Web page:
Heather Wakelee, MD, discusses the efficacy findings from the phase 3 KEYNOTE-671 clinical trial evaluating the addition of pembrolizumab to neoadjuvant platinum-based chemotherapy followed by resection and adjuvant pembrolizumab alone for patients with early-stage non–small cell lung cancer.
Heather Wakelee, MD, from Stanford University School of Medicine and the Stanford Cancer Institute, discusses the efficacy findings from the phase 3 KEYNOTE-671 clinical trial (NCT03425643) evaluating the addition of pembrolizumab (Keytruda) to neoadjuvant platinum-based chemotherapy followed by resection and adjuvant pembrolizumab alone for patients with early-stage non–small cell lung cancer (NSCLC).
According to findings from the double-blind study presented at the 2023 ASCO Annual Meeting, at 24 months, the event-free survival rate was 62.4% with pembrolizumab plus chemotherapy and adjuvant pembrolizumab vs 40.6% for placebo plus chemotherapy (HR, 0.58; 95% CI, 0.46-0.72; P < .00001). Overall survival (OS) data were immature at the time of the analysis, and at 24 months, the OS rate was 80.9% in the pembrolizumab arm vs 77.6% in the placebo arm (HR, 0.73; 95% CI, 0.54-0.99; P = .02124).
0:10 | The KEYNOTE-671 trial had 2 primary dual end points, and the first is event-free survival and event-free survival is a little different from disease-free survival, which we talk about a lot. Disease-free survival is a time point you can only have when you have no known disease. Since the trials start before surgery events are also included in an event that would be something that prevented the patient from going to surgery. It's defined a little bit differently in all of the neoadjuvant and perioperative trials, but essentially, it is the same and that is important for people to know. So event-free survival or overall survival were both the primary end points and the first interim analysis, we actually had hit the event-free survival, which had a hazard ratio of .58, which was highly statistically significant.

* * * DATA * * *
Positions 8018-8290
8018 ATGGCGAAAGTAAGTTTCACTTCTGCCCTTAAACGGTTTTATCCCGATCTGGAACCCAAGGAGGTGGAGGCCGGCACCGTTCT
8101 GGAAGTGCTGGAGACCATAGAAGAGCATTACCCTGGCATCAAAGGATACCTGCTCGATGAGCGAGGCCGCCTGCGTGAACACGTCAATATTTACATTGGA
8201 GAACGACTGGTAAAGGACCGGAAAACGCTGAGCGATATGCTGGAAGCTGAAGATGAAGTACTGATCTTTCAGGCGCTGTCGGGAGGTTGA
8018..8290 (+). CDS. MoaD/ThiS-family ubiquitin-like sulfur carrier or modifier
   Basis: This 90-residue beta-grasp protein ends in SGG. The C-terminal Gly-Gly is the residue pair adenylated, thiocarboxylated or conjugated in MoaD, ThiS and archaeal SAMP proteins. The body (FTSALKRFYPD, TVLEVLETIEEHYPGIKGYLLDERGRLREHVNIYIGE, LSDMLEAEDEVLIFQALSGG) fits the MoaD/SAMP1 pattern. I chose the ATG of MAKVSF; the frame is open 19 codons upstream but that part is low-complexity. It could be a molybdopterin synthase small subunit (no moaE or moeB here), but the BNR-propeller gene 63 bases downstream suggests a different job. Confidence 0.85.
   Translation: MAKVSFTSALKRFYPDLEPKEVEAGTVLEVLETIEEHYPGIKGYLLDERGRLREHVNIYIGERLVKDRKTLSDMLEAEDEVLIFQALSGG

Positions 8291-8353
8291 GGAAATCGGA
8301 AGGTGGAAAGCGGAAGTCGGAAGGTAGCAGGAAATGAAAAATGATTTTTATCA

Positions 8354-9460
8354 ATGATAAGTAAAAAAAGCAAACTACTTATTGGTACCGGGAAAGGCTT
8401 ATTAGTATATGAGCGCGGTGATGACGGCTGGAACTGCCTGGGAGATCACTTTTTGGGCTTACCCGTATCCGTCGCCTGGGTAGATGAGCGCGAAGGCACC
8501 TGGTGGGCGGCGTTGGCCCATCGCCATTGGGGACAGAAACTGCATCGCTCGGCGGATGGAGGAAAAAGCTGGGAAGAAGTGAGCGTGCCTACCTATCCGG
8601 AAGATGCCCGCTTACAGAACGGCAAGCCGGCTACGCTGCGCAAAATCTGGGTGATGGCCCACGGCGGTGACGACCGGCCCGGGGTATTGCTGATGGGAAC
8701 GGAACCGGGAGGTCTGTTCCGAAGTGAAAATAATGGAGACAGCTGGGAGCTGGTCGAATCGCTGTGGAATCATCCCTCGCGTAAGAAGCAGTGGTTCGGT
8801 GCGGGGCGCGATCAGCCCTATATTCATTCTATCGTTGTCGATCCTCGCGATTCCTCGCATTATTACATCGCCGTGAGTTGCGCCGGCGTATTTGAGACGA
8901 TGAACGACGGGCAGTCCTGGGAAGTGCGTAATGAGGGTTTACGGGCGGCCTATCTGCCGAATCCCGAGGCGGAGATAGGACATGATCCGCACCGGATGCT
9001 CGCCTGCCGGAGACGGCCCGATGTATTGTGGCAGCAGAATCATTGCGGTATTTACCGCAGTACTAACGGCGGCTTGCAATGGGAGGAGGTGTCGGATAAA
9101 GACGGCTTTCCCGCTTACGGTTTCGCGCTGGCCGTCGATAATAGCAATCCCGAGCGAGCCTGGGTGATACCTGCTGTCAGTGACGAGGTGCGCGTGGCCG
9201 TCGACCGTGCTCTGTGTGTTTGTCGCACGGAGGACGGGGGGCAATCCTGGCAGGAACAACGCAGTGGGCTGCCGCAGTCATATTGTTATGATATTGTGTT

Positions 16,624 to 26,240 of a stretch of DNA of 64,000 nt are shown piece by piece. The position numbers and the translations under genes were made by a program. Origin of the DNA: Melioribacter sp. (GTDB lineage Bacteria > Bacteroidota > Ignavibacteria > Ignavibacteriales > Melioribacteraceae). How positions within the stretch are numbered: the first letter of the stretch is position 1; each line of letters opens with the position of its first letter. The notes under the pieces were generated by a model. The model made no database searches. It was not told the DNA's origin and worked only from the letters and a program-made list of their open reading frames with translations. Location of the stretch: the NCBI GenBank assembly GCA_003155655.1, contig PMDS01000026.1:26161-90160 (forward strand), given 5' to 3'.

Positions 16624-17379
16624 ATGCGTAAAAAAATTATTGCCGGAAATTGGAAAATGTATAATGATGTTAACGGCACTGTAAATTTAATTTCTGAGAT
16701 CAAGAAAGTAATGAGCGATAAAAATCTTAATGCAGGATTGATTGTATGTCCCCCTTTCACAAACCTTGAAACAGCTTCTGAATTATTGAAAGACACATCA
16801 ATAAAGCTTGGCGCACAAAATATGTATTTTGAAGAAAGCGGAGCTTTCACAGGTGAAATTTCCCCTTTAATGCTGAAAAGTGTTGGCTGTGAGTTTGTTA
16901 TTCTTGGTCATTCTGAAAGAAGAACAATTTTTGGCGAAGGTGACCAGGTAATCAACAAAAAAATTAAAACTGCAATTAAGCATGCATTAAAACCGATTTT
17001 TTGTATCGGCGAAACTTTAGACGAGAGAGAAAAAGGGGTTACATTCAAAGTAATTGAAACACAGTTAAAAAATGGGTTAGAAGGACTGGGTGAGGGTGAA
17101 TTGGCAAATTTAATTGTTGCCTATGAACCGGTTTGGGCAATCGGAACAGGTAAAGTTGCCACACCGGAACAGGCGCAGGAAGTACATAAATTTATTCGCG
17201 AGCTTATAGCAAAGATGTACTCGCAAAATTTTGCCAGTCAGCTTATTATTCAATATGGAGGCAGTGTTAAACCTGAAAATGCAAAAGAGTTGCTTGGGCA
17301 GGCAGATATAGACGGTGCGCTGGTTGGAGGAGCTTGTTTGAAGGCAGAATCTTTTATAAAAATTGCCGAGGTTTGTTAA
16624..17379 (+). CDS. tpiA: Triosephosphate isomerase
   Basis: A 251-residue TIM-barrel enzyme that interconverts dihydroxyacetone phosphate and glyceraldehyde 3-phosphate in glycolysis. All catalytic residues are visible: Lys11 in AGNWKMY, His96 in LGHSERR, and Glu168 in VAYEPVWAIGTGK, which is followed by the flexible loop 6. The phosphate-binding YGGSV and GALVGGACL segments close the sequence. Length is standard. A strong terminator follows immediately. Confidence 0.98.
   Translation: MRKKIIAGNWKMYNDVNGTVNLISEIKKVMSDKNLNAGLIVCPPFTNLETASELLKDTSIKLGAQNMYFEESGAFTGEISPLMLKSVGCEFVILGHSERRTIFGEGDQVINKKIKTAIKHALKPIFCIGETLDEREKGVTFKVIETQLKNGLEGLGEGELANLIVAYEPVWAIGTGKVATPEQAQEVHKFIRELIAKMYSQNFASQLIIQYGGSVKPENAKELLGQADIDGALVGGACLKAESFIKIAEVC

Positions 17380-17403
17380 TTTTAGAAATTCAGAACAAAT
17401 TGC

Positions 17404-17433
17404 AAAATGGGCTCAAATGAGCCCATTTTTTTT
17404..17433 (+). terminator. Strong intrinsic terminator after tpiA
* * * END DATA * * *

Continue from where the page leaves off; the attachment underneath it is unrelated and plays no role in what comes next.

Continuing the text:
1:00 | Now, the overall survival curves actually looked quite good with separation, but not enough events had occurred for that to be statistically significant, so we can't really call it at this first interim analysis, but that will continue to be followed. The study also looked at major pathological responses and complete pathological responses and in both of those, it was much better when you added the pembrolizumab vs on the placebo arms. Those numbers were keeping with what we've seen with other neoadjuvant and perioperative trials with checkpoint inhibitors and chemotherapy prior to surgery.